A strong earthquake shook Indonesia's island of Java during the night on Sunday, sending hundreds of residents fleeing from the port town of Cilacap. The tremors were centred about 270 kilometres south of Java. They measured between 6.7 and 7.1. A tsunami warning was initially issued and then withdrawn. Although the tremors caused fear, there were no initial reports of damage or casualties.


Hundreds of demonstrators have marched through the streets of the Afghan cities of Kandahar and Jalalabad in new protests over the burning of a Koran by a U.S. church last month. Fourteen people, including seven U.N. staff, were killed in similar violent protests over the past two days. Dozens have been injured. U.S. President Barack Obama has described the killings as "outrageous" and the Koran burning as "intolerance and bigotry". The UN's chief envoy to Afghanistan, Staffan de Mistura, blamed Friday's violence in the northern city of Mazar-e Sharif on the Florida pastor who burnt the Koran on 20 March.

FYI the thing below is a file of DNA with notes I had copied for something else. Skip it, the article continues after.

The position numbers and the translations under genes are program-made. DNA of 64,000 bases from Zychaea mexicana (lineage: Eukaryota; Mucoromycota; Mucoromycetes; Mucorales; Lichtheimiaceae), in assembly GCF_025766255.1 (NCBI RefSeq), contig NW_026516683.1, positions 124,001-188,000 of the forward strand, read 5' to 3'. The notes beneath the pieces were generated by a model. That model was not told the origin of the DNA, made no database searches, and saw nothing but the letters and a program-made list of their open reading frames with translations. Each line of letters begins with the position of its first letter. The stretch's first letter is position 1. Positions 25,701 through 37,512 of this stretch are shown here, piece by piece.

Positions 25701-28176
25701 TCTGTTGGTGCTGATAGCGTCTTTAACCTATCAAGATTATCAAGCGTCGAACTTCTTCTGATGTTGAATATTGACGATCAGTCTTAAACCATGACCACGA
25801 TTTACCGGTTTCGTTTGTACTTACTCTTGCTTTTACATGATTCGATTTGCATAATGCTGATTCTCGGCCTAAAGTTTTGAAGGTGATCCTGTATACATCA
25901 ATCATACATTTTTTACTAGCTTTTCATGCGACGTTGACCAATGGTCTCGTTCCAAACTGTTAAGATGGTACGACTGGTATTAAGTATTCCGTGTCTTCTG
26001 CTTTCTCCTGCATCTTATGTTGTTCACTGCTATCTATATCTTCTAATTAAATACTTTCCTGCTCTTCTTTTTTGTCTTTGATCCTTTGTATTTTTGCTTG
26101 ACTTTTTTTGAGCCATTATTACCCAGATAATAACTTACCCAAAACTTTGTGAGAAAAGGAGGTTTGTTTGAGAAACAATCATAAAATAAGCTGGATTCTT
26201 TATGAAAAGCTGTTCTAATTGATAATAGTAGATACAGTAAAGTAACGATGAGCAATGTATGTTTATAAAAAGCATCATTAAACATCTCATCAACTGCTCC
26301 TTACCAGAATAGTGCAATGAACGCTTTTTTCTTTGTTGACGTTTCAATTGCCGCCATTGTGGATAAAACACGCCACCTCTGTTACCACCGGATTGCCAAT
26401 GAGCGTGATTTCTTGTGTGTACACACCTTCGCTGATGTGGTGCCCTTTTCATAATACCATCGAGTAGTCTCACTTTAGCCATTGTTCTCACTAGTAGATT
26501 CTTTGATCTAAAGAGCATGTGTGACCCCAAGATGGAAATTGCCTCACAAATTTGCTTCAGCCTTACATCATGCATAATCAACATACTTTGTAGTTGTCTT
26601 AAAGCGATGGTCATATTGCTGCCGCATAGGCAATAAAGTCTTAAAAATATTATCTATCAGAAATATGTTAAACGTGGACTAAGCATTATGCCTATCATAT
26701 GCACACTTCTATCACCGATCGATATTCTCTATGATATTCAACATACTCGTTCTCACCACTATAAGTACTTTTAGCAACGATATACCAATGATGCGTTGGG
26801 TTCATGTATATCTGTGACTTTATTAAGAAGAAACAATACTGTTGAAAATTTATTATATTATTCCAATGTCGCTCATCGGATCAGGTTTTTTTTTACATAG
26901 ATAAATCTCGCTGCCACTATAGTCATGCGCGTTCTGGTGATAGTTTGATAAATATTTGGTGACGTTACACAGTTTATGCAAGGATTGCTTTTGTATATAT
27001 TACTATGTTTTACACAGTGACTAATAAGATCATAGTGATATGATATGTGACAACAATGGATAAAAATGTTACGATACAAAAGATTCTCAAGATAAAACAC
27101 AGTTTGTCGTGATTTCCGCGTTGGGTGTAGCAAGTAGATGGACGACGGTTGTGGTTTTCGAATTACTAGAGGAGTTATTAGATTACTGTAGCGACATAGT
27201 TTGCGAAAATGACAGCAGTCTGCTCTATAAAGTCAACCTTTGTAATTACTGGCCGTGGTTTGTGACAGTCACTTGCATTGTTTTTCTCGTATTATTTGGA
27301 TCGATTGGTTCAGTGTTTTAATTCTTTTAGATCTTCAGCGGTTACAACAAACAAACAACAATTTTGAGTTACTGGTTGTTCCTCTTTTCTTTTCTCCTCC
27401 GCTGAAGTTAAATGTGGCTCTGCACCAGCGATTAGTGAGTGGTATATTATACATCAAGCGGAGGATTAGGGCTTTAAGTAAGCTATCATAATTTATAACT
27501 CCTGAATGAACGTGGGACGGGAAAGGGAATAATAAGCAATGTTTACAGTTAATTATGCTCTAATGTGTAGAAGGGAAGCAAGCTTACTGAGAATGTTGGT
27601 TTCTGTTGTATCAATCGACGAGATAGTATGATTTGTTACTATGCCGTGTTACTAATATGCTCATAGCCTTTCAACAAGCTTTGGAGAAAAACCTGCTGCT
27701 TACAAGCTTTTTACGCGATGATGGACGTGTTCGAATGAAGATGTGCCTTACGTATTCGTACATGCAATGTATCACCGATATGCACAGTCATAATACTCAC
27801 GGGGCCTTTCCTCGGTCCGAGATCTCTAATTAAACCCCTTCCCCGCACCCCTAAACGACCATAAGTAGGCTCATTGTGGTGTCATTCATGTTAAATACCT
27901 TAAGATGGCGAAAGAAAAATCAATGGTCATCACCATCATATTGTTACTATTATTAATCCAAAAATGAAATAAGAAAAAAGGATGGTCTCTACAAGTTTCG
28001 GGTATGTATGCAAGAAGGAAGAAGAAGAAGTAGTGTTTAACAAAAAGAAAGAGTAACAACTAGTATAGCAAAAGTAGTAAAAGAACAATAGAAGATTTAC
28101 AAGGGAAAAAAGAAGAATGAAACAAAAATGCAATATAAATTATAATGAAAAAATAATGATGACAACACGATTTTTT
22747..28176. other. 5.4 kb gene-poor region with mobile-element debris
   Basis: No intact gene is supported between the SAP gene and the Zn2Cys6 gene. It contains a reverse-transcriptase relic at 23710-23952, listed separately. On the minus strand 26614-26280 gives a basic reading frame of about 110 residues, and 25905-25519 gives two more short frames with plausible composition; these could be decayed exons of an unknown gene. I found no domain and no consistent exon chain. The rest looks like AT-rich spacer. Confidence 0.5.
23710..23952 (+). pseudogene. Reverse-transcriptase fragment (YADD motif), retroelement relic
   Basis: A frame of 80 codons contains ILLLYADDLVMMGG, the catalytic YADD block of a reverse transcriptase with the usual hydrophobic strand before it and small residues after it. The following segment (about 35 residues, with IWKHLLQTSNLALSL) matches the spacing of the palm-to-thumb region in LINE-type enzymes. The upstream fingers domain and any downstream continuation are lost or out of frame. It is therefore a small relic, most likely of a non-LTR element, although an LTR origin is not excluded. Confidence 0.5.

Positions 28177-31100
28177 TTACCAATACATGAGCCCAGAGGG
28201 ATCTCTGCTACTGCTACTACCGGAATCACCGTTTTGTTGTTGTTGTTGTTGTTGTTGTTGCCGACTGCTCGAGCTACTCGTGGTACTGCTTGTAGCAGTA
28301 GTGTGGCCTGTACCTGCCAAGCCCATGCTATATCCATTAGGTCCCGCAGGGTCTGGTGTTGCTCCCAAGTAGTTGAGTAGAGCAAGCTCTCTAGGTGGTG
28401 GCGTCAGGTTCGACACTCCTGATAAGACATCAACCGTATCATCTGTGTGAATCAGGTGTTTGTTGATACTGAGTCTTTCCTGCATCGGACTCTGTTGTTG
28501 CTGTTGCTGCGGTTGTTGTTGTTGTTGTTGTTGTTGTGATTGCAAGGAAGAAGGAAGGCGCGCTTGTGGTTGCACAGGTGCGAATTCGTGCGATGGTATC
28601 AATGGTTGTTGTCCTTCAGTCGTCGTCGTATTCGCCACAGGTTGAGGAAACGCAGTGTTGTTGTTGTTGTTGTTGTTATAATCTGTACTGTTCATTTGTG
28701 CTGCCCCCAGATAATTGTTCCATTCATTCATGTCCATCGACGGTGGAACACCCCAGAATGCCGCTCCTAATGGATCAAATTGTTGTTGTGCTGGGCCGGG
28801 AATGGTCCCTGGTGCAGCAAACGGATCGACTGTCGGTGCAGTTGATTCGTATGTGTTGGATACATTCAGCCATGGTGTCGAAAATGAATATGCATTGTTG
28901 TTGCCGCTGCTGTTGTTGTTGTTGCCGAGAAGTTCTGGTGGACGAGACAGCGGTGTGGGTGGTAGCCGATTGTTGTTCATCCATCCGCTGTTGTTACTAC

More diplomatic efforts are being made to find a way to end the military stalemate in Libya. A British delegation is going to Libya to discuss strategy with rebel leaders. On Sunday, Libya's deputy foreign minister, Abdelati Obeidi, delivered a message to Greece's prime minister in Athens, saying that Colonel Moammar Gaddafi wants fighting to end. No initial reaction to Colonel Gaddafi's latest overture was reported, but the Libyan leader's offers are regarded with skepticism. On the same day, a Turkish ship evacuated wounded from Libya's city of Misrata, where rebel forces are under siege. Thousands of other injured people pleaded to be rescued.